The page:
Debugging the Arduino WiFi Shield

Tue 01 April 2014

The Problem

After disconnecting from the internet, the Arduno WiFi shield (sitting atop an Uno) is able to reconnect, but cannot re-start a server.

For example, here's the output of running the built-in SimpleWebServerWiFi sketch (you can find it in the Arduino IDE under File > Examples > WiFi > SimpleWebServerWiFi).

Attempting to connect to Network named: <my network>
SSID: <my network>
IP Address: <my IP>
signal strength (RSSI):-46 dBm
To see this page in action, open a browser to http://<my IP>

Great - I think I'm connected! I can successfully ping the Arduino's IP address:

$ ping <my IP>
PING <my IP> (<my IP>): 56 data bytes
64 bytes from <my IP>: icmp_seq=0 ttl=255 time=4.371 ms
64 bytes from <my IP>: icmp_seq=1 ttl=255 time=6.826 ms
64 bytes from <my IP>: icmp_seq=2 ttl=255 time=17.500 ms
64 bytes from <my IP>: icmp_seq=3 ttl=255 time=5.556 ms
64 bytes from <my IP>: icmp_seq=4 ttl=255 time=7.440 ms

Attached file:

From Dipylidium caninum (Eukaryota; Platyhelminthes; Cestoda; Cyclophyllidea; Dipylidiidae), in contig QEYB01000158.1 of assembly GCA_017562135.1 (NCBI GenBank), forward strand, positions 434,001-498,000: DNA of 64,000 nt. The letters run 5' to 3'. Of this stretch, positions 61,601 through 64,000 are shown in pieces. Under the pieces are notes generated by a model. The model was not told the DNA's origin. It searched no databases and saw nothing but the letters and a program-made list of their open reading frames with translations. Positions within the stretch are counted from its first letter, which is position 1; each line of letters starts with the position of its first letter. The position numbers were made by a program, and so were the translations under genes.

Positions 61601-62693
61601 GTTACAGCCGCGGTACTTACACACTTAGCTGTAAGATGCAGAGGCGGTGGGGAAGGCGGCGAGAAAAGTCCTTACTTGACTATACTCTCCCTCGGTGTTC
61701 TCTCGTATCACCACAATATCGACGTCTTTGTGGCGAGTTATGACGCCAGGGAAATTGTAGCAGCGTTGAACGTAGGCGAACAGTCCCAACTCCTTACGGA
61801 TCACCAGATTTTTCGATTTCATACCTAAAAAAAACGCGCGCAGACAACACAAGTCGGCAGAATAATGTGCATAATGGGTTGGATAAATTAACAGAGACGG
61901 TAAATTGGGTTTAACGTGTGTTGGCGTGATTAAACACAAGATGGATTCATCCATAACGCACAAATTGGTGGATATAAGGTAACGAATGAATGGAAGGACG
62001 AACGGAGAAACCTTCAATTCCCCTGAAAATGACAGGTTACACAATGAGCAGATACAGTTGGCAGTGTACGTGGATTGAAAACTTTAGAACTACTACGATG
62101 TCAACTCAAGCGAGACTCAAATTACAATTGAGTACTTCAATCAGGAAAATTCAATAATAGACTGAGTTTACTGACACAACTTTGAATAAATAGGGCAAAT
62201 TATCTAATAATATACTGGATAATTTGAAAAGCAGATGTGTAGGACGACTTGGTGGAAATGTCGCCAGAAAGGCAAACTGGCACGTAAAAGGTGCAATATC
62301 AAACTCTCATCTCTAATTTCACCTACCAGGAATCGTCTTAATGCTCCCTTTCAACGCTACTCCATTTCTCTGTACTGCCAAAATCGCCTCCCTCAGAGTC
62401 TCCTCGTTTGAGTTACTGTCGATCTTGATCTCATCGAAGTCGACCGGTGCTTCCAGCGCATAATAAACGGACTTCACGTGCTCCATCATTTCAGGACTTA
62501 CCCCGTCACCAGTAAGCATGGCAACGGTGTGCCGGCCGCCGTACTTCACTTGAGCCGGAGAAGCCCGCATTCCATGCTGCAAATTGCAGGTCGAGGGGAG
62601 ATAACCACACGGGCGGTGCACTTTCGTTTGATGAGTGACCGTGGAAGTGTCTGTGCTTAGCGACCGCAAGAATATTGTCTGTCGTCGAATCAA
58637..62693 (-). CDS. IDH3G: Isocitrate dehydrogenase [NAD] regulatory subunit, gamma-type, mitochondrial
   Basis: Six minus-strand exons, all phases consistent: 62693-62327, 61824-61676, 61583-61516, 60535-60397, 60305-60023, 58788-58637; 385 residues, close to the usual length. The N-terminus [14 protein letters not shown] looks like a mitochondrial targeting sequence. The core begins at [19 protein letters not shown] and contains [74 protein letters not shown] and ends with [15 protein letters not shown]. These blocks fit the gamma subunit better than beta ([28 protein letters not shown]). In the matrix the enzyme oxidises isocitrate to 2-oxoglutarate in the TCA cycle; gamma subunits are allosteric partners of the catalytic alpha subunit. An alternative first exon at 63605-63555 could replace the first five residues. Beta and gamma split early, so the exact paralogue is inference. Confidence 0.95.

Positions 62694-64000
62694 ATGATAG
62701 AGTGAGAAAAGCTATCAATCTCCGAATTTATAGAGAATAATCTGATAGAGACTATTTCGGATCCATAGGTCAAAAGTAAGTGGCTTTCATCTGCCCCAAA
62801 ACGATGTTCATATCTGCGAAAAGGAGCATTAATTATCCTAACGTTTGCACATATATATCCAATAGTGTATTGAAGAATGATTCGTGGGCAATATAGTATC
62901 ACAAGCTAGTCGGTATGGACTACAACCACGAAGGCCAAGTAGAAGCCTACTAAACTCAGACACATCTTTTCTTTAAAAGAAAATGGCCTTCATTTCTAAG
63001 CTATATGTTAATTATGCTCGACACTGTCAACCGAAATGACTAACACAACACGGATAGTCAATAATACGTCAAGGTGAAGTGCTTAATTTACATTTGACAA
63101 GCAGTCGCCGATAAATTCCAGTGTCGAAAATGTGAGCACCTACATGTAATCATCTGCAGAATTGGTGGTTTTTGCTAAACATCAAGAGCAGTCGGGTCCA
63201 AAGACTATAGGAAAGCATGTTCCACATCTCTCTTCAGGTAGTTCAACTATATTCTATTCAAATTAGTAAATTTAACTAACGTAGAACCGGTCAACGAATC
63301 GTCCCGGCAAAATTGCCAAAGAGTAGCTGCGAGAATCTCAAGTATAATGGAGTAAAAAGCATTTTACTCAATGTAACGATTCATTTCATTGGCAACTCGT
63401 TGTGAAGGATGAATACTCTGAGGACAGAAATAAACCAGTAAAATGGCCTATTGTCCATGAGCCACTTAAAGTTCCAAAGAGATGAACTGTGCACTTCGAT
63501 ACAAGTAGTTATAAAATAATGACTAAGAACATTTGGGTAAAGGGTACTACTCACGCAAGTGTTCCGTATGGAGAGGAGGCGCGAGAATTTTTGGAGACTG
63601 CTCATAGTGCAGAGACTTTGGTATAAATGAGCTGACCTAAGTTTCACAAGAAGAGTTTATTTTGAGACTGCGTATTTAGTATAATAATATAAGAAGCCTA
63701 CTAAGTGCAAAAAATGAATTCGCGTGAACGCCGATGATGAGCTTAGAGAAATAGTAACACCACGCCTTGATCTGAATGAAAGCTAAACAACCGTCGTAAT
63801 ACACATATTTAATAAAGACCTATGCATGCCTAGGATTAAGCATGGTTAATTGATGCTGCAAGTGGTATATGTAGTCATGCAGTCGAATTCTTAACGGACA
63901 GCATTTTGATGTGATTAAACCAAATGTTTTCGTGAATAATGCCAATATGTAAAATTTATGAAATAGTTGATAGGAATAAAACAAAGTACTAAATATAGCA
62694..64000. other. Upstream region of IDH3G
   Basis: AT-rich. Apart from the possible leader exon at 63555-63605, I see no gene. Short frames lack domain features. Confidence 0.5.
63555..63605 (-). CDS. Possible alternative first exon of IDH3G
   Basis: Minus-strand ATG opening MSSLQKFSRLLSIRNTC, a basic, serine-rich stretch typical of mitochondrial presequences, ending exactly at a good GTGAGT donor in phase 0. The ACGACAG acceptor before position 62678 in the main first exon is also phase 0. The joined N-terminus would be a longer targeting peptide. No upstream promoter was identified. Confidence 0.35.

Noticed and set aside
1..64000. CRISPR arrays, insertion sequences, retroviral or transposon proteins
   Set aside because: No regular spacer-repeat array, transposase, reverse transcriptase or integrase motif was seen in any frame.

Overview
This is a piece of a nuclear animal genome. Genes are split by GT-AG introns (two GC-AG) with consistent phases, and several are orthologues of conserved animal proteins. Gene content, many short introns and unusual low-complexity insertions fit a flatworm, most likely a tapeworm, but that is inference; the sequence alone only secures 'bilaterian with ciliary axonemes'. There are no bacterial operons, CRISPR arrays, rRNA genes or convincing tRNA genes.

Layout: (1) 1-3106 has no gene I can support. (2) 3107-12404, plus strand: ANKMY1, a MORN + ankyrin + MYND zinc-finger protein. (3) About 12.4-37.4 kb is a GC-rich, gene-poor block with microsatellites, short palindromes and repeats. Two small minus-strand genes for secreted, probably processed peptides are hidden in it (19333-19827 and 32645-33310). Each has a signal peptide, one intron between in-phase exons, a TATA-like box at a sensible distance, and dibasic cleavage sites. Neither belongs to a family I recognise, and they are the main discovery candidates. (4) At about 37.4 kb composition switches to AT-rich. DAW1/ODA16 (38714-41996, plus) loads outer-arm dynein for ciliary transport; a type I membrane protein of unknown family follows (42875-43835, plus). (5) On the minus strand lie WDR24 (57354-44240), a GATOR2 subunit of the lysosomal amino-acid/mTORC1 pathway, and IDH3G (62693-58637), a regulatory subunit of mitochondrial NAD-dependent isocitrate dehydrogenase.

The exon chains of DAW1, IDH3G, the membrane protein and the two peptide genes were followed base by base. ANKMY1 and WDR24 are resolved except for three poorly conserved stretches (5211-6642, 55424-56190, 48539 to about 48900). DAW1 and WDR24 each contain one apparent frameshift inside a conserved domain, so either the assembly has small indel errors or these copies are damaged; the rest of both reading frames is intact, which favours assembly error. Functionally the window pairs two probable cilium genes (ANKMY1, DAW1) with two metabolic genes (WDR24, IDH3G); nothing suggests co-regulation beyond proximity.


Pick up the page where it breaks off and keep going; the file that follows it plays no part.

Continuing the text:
--- <my IP> ping statistics ---
5 packets transmitted, 5 packets received, 0.0% packet loss
round-trip min/avg/max/stddev = 4.371/8.339/17.500/4.701 ms

But I can’t complete HTTP requests:

$ curl -G http://<my IP>
curl: (7) Failed connect to <my IP>:80; Connection refused

And using telnet is just weird:

$ telnet <my IP>
Trying <my IP>...
Connected to <my IP>.
Escape character is '^]'.
Hello, client!
^C^] Iso conf am uso confsued^Msed?? // should be 'I am so confused??'

Getting started

To test what happens when the Arduino disconnects from the WiFi network, I wrote some code to automatically disconnect every tenth time through Arduino's event loop, loop().

void loop() {
  if (i % 10 == 0) {
Serial.println("\nPurposely disconnecting WiFi\n");
  i = i + 1;

What happens? The server restarts every time, but on a different socket - and it leaves the old socket in use. This means that after 4 tries (there are 4 sockets) it can’t restart anymore. I also think it could be creating the strange client connection problems - because socket 0 is never closed, the client always tries to connect to it, but the server is actually on socket 1... or 2... or 3...

Idea #1: Call client.stop()